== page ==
This morning as I was ignoring my alarm clock, I was greeted fondly by Nuku, my little five-year-old tabby. I tend to sleep on my side, and she likes to crawl onto my hip and lie down my leg. It's a cute comfort, being fondly affected by my pet. I got a cat because I wanted something to take care of that was capable of returning my affection, and my Baby Girl loves me in spades. She's soft and cuddly and doesn't require much maintenance—scratch her ears, keep her food and water stocked and her litter box empty, and that's all she needs from me.
Living alone once more deprives her of some significant amount of attention, and hey, I can understand this. I worked 78 hours from Monday to Sunday last week, so even those hours I spent at home were spent asleep. To mollify her, I keep a window open for her to go out and play when I'm not around. She's mostly been an outdoor cat since I adopted her as a kitten, and she likes the big space to go out and play. Now that I live on an alley not far from some dumpsters, I've started getting presents.
At first it was a small rat. Perhaps it was a mangy mouse, I can't tell. At any rate, it could fit in the palm of my hand—or more importantly, it fit into a paper towel and then could be easily flushed. I was proud of her for being a good hunter. She's a cat, and cats are supposed to be good at that kind of thing. Besides, it's practical. Being an outdoor cat is not without an element of risk from vehicles, or perhaps another animal attacking her (this happened once as a kitten, and she's been terrified of other cats ever since). But if she can stalk, hunt, and kill, it makes me believe she's capable of keeping out of the way of a car's tire or successfully defending herself if she's attacked again.
A day or two after I flushed the first rat, I found another one in the same place—on the tile by my front door. "Good for her," I thought, "the city is trying to keep control of these pests, and here she is doing her part!" I admit dead things give me the jibblies, but Nuke had done her part and I had to do mine. The next day I found two of them.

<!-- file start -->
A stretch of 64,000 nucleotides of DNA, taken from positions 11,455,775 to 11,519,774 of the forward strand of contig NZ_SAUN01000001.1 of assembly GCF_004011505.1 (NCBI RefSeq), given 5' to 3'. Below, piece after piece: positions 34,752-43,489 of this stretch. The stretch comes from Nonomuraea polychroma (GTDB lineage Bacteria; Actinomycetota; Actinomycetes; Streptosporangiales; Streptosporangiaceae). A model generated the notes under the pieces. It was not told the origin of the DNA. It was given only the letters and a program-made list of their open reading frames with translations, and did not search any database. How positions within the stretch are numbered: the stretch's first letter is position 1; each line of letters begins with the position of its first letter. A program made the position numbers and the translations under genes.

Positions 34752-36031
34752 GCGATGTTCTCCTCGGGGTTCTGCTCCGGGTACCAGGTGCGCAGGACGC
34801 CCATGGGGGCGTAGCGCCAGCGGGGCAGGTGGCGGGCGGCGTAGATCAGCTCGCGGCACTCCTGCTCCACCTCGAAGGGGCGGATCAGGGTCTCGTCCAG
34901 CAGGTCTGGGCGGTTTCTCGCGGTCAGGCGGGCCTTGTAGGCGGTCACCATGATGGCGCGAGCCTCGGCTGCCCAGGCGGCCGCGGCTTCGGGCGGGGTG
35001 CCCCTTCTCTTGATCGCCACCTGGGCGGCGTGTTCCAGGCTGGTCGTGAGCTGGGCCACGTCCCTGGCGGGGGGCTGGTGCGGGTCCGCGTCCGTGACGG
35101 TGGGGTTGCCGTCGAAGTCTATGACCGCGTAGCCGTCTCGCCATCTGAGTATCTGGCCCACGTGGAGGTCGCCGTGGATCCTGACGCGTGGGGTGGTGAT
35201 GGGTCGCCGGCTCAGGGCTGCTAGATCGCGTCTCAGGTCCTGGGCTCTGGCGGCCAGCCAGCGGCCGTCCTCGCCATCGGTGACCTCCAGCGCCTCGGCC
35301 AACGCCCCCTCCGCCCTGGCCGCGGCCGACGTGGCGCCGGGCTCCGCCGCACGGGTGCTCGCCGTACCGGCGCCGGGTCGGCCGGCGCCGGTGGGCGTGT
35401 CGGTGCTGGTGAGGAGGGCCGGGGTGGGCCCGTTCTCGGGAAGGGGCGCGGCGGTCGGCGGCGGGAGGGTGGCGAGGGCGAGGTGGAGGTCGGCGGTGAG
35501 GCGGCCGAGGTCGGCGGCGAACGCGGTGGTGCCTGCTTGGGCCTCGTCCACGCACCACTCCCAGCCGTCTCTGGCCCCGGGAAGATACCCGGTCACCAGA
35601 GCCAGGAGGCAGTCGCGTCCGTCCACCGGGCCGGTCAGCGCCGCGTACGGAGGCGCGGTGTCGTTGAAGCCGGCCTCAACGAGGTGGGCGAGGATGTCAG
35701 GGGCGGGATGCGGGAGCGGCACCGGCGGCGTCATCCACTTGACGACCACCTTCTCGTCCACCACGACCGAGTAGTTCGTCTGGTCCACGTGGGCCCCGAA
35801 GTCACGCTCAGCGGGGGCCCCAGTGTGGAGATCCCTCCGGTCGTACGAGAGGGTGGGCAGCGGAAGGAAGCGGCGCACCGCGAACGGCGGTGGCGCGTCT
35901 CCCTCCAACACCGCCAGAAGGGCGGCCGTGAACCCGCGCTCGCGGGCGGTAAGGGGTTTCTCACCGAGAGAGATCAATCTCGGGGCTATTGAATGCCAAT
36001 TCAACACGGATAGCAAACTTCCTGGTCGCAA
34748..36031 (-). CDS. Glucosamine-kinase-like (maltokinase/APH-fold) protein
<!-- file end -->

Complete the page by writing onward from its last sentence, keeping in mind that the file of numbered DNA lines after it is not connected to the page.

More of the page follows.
This was enough for me for a while. I didn't want her to get in the habit of bringing something in every day. I'm glad she can hunt and kill vermin, but I don't want them in my home if they didn't start there. I shut off her access to the outside for a week, hoping the urge to kill would pass, and it did. After I let her out again, two weeks went by without incident.
Until this morning.
Lake Michigan in means even the August nights frequently drop below 70 degrees. A steady, cool draft flowed over me as my favorite Stevie Ray Vaughan album transitioned me from dreams into waking. Hearing my alarms go off (yes, that's plural. I'm quite a heavy sleeper) cued my Baby Girl to jump in bed with me and curl up on my hip. When I was ready to rise, a couple of clicks with my tongue gave her fair warning that I was about to start moving, so she cleared off. I staggered out of my bedroom door and turned toward the closet for my dead rabbit. Chicago
That's right, a rabbit. In the same spot Nuku leaves all her presents from the outside was her first kill too big to fit in the palm of my hand. She'd bagged herself a bunny at least half her body weight. The closest I've seen a rabbit to my home is a quarter-mile, but she got it home, through the window, and across my living room to my front door like my personal feline Santa Claws.
I'm glad I keep a handy supply of plastic bags, paper towels, and surface cleaners. To steel myself for having to touch a dead thing from the outside, I reminded myself of the Halloween episode of South Park when Stan's goldfish is killing people, dragging them inside, and Stan's mother is cleaning up the bodies ("My boy is a good boy! Such a good boy!).
I'm shutting that window for a while.